Melitopol Specialized School #23
Address: Hetman Sahaidachny Street 262, Melitopol, Zaporizhzhia Region, 72304
Project: “Let’s Turn Complicated Into Simple”
Working language during the project:
Themes of the Council of Europe campaign “FREE to SPEAK, SAFE to LEARN - Democratic Schools for All” covered:
- Making children’s and students’ voices heard
- Improving well-being at school
Competences from the Reference Framework of Competences for Democratic Culture (CDC) addressed and where / how they were integrated:
- Valuing human dignity and human rights
It was a basic value in our project. Everyone who participates in the educational process has a right to equal dignity and ought to be treated accordingly – it is reflected in the School Charter.
Students, teachers, parents were conscientious and reflective about their ideas, actions and decisions and were responsible for the outcomes of their actions.
- Co-operation skills
Students, teachers, parents participated in shared activities and tasks. The School Charter is a joint document, so the goals may be achieved only if everyone co-operates.
Target group age range:
- 5 - 11
- 11 - 15 and
- 15 - 19
Level of education:
- Primary education
- Lower secondary education
- Upper secondary education
Short description of the project:
The “Let’s Turn Complicated into Simple” Project is meant to solve the lack of democratic practice through appropriate school documents that set the framework for living, learning, working and decision-making at school. The existing School Charter is known only to a limited number of people. It does not include democratic principles and procedures. It has no underlying common values. Moreover, there are no references to European or international documents. In addition, the main school document is standard and does not reflect the unique features and peculiarities of the school community.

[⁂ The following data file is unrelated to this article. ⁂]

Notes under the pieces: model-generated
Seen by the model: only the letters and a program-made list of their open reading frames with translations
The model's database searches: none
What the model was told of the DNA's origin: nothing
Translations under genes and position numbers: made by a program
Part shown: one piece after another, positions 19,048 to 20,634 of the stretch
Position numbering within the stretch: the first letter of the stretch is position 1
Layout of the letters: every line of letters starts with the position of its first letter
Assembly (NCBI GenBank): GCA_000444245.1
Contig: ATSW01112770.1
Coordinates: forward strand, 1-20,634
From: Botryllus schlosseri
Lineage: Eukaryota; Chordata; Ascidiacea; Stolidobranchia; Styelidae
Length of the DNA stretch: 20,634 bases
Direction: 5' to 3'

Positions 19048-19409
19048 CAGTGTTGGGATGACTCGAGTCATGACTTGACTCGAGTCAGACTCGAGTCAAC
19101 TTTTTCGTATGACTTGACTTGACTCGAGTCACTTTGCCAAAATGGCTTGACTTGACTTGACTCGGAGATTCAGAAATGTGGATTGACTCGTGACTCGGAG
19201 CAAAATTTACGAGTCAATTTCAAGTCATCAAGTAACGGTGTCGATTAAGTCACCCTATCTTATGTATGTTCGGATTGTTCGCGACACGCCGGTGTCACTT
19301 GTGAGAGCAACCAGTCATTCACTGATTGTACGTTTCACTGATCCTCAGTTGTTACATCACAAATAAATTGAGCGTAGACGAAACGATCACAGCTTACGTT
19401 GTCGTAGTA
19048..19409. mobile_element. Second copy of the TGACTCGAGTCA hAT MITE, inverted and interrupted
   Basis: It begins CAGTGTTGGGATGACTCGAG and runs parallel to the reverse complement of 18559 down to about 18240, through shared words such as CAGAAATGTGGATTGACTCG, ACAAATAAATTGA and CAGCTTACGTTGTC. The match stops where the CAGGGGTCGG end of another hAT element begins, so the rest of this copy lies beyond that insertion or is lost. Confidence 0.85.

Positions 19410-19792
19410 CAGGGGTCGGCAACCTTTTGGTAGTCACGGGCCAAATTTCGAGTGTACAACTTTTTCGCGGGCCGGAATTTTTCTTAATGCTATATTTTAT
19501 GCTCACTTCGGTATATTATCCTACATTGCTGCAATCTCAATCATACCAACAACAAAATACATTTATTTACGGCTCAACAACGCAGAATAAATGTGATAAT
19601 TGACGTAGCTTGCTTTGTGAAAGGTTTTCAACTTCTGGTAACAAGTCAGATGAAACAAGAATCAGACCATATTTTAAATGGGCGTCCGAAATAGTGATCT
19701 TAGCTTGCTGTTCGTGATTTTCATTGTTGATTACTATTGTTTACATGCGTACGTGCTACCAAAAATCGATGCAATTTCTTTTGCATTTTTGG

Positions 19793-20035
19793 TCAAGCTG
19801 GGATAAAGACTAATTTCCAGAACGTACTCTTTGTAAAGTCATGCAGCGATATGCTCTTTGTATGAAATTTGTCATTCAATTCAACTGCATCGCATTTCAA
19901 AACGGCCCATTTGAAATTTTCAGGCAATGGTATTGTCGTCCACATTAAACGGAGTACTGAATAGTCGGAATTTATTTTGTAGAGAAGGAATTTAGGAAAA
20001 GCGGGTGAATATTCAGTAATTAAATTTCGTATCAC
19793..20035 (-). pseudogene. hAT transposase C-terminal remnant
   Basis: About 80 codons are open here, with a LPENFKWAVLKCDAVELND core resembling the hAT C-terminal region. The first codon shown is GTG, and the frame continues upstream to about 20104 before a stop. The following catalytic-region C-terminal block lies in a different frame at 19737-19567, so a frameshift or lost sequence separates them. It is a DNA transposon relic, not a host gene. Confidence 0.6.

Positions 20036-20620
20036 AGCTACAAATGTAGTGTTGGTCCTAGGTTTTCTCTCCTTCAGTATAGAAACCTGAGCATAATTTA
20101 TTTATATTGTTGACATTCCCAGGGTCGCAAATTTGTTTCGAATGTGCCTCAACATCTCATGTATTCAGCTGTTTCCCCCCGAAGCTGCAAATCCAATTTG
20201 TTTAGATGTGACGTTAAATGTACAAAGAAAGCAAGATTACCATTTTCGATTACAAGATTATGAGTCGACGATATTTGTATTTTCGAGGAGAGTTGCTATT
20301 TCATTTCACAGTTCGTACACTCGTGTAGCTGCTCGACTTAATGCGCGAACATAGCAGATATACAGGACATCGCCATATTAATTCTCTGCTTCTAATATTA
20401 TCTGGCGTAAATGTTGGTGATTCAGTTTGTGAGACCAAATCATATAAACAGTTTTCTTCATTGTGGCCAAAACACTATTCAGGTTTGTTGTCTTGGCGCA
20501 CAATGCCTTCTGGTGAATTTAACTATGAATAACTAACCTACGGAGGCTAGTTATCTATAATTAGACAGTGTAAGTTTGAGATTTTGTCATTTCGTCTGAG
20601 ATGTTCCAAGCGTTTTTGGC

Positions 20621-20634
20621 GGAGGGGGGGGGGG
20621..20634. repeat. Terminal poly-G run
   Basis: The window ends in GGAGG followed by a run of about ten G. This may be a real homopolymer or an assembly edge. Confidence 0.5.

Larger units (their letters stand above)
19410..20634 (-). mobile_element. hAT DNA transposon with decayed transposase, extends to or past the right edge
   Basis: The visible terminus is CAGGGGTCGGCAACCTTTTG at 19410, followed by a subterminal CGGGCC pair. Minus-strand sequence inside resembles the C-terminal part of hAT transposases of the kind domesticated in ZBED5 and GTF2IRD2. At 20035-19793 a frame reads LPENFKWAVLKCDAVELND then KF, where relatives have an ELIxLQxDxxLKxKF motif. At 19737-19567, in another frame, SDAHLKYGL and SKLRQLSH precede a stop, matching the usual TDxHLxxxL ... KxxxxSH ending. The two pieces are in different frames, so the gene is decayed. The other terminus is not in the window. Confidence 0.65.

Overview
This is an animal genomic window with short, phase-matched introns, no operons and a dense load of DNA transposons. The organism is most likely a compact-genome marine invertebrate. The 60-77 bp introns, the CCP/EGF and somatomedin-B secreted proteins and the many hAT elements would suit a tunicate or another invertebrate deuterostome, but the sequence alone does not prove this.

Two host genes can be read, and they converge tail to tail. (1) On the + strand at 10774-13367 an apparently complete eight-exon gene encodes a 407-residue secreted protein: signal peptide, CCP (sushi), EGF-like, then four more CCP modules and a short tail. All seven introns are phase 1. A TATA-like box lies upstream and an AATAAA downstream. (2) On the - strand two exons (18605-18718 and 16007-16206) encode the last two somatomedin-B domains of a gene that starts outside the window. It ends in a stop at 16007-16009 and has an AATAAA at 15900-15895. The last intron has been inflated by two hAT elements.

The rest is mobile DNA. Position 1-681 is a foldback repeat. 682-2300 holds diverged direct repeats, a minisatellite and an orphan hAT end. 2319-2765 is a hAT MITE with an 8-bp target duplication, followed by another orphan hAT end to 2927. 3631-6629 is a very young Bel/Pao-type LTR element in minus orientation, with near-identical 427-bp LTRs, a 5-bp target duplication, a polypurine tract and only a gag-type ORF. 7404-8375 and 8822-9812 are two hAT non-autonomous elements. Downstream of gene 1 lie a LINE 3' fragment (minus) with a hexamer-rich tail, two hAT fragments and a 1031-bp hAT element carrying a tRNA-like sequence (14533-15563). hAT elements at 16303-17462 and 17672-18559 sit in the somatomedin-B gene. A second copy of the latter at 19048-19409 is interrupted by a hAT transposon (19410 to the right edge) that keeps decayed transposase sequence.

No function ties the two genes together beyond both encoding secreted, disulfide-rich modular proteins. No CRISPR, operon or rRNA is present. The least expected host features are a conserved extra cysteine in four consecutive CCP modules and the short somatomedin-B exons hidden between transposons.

The students said that they had never heard of the School Charter. Teachers added that they know that it exists but have never read it.
- to create a new joint (pupils-parents-teacher-community) edition of the School Charter,
- to include democratic principles and values in it,
- to introduce an updated document to all participants in the educational process.
The outcome is a Simple and fun interpretation of an important document: the School Charter for all! (100 copies).
Also there are some quantitative results: the Project’s target audience includes in the first cycle: the initiative team (14 teachers, 6 students, 18 parents); in the second cycle: 42 teachers, 204 school students and 302 parents; in the third cycle: the neighbourhood community.
Positive changes brought:
- increased teachers’ and parents’ participation,
- developed a positive environment by bringing a sense of community to the school team,
- improved the system of student participation in the decision-making processes by activating the Students’ Councils’ role;
- established a system of effective long-term cooperation between teachers, students and parents.
Challenges you faced
- Lack of awareness of the importance of the School’s guiding practice documents;
- Lack of time to acquire a detailed knowledge of the boring school papers;
- Difficulties with tricky terms;
- An officially written document seems too complicated for students, teachers and parents.
Time-frame of the project:
It took over a year to develop the School Charter, following extensive consultation with the staff, students and parents (2016).
Council of Europe materials on citizenship and human rights education used while preparing or implementing your practice:
- Reference Framework of Competences for Democratic Culture
- Democratic governance of schools
- Managing controversy
- Human Rights and Democracy Start with Us – Charter for All